[0019] The invention is in one aspect a process for preparing a dispersion of polyisocyanate polyaddition particles in a base polyol, comprising forming an agitated mixture of a low equivalent weight polyol having a hydroxyl equivalent weight of up to 80 and 2 to 6 hydroxyl groups per molecule, a stabilizer which is a functionalized polyether based on a reaction product of a monofunctional polyether which is a copolymer of propylene oxide and ethylene oxide containing 60-99.5% by weight polymerized propylene oxide units and correspondingly 40 to 0.5% by weight polymerized ethylene oxide units, and a starting polyisocyanate, , wherein the stabilizer is not a polyisocyanate polyaddition (PIPA) polyol and which is not a silicone compound, and a base polyether polyol having a hydroxyl equivalent weight of at least 200, and reacting the low equivalent weight polyol with the polyisocyanate compound(s) in the presence of the base polyether polyol, the stabilizer, 0 to 2.0% by weight water based on the combined weight of the water, base polyol, low equivalent weight polyol, stabilizer and polyisocyanate compound(s), to form the dispersion of polyisocyanate polyaddition particles in the base polyol.

    [0020] Applicants have surprisingly found that, by including forming the PIPA polyol in the presence of a stabilizer and in the presence of at most small amounts of water, one can easily and inexpensively produce highly stable PIPA polyols that have low viscosities, small particle sizes and excellent stability. No water is needed to obtain stable, low viscosity products. Very surprisingly, the PIPA dispersions are quite stable even when the base polyol has mainly secondary hydroxyl groups. Unlike other commercially available PIPA polyol products, products of this process in which the base polyol has mainly secondary hydroxyl groups are suitable for use in polyurethane-forming processes like slabstock flexible foam production. The PIPA polyols process easily to form polyurethanes having desirable properties. The PIPA polyols are useful in making, for example, flexible polyurethane foam in a conventional slabstock process.

    [0021] The invention is in another aspect a process for preparing a dispersion of polyisocyanate polyaddition particles in a base polyol, comprising forming an agitated mixture of a low equivalent weight polyol having a hydroxyl equivalent weight of up to 80, one or more polyisocyanate compounds, a stabilizer, a base polyether polyol having a hydroxyl equivalent weight of at least 200, and reacting the low equivalent weight polyol with the polyisocyanate compound(s) in the presence of the base polyether polyol and the stabilizer, to form the dispersion of polyisocyanate polyaddition particles in the base polyol, wherein the stabilizer is a reaction product of a monofunctional polyether which is a copolymer of propylene oxide and ethylene oxide containing 60-99.5% by weight polymerized propylene oxide units and correspondingly 40 to 0.5% by weight polymerized ethylene oxide units, and a starting polyisocyanate and includes one or more functionalized linear or branched polyether compounds having at least one polyether segment having a molecular weight of 200 to 8000, wherein the functionalized linear or branched polyether compounds are terminated at one end with one or more isocyanate groups or with one or more hydroxyl groups linked to the polyether through one or more urea and/or urethane groups, and further wherein all or a portion of such functionalized linear or branched polyether compounds contain one or more biuret, isocyanurate, urea or allophonate groups.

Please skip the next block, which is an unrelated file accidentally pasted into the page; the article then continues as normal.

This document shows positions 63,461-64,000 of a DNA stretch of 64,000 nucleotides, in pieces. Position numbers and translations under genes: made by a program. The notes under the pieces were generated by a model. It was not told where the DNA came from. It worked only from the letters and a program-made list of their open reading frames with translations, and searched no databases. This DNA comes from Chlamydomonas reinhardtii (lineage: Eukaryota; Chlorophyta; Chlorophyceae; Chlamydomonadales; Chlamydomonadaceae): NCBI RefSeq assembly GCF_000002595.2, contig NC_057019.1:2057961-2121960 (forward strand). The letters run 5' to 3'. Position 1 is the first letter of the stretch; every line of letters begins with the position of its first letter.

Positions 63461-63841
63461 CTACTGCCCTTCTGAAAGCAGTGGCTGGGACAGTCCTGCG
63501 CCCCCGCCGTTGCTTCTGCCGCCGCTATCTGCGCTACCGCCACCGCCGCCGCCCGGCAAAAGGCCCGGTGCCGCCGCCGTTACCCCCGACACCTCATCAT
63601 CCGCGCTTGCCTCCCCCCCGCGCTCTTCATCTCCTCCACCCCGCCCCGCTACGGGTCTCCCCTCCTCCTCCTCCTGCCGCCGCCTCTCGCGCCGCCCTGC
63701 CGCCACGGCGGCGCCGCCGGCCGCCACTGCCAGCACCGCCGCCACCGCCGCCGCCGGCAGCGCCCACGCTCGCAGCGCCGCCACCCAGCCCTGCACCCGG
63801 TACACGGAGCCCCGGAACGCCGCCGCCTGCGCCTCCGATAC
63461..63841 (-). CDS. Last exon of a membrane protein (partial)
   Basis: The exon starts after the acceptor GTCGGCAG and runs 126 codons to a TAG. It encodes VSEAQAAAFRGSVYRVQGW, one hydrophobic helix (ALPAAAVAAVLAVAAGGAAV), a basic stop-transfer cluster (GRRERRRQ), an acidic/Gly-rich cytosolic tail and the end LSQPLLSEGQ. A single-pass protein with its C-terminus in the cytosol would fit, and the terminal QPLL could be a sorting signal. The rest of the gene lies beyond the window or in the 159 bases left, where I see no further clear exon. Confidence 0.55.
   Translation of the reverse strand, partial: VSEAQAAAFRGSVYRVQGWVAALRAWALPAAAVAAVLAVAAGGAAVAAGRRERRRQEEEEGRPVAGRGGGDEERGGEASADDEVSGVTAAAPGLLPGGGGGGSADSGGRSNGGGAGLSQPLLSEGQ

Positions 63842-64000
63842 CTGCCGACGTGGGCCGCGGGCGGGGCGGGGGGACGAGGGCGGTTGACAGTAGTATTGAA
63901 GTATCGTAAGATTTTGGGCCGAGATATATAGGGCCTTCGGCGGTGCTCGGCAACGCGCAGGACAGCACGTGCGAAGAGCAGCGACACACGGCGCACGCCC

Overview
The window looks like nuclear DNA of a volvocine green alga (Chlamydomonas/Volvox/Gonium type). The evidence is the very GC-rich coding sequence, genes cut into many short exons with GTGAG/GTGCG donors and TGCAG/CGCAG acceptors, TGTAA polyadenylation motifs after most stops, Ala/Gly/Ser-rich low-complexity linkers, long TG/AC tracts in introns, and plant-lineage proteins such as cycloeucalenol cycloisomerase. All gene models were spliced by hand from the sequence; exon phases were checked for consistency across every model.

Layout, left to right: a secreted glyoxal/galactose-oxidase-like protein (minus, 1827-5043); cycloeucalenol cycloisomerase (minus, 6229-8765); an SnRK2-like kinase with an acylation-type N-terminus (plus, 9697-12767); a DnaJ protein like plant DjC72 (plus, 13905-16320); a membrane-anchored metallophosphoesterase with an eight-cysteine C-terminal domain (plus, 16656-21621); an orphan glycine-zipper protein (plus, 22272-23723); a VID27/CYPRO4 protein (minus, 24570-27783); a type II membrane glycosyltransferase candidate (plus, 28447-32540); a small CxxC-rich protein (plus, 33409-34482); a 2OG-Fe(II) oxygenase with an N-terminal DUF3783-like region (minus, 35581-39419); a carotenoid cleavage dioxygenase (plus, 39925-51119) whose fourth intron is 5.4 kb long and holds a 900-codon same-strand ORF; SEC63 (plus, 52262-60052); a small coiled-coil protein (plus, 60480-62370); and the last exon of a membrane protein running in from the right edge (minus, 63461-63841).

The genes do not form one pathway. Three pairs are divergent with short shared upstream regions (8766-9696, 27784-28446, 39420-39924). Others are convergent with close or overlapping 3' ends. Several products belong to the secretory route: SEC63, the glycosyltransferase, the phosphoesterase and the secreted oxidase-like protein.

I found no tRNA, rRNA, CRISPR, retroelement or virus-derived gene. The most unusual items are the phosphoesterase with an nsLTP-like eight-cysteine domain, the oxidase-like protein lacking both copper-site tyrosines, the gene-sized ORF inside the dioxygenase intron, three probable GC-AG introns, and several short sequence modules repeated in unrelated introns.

[0022] In a third aspect, the disclosure describes a stabilizer comprising one or more functionalized linear or branched polyether compounds having at least one polyether segment having molecular weight of 200 to 8000, wherein the functionalized linear or branched polyether compound(s) are terminated at one end with one or more isocyanate groups or with one or more hydroxyl groups linked to the polyether through one or more urea and/or urethane groups, wherein all or a portion of such functionalized linear or branched polyether compounds contain one or more biuret, isocyanurate, urea or allophonate groups.

    [0023] In a fourth aspect, the also decribes a process for preparing a stabilizer, comprising reacting a starting polyisocyanate compound having 2 to 6 isocyanate groups per molecule and an isocyanate equivalent weight of up to 250 with a polyether monol having a molecular weight of 700 to 6000 at a weight ratio of 10:90 to 90:10 in the presence of an isocyanate trimerization catalyst to form a product mixture containing one or more isocyanurate compounds, which isocyanurate compounds contain at least one polyether segment having a molecular weight of 1000 to 3000 and have an isocyanate content of at least 1% by weight.

    [0024] The stabilizer used in this invention is characterized in that it is not a previously formed PIPA polyol, nor is it a silicone compound.

    [0025] A useful type of stabilizer is a functionalized polyether based on a reaction product of a polyether and a starting polyisocyanate. The functionalized polyether in some embodiments is terminated at one end (and one end only) with one or more isocyanate groups. As such, the functionalized polyether in such embodiments contains a polyether segment of 200-8000 molecular weight, capped at one end with one or more isocyanate groups. Such a functionalized polyether can be represented by structure I:

    where R represents the residue, after removal of isocyanate groups, of a starting polyisocyanate having the structure R-(NCO)x; x represents the number of isocyanate groups on the starting polyisocyanate, typically being a number from 2 to 6; PE represents a polyether chain having a molecular weight of 200 to 8000, and X is -O- or -NH-. The PE group in structure 1 preferably is devoid of hydroxyl, primary amino and secondary amino groups.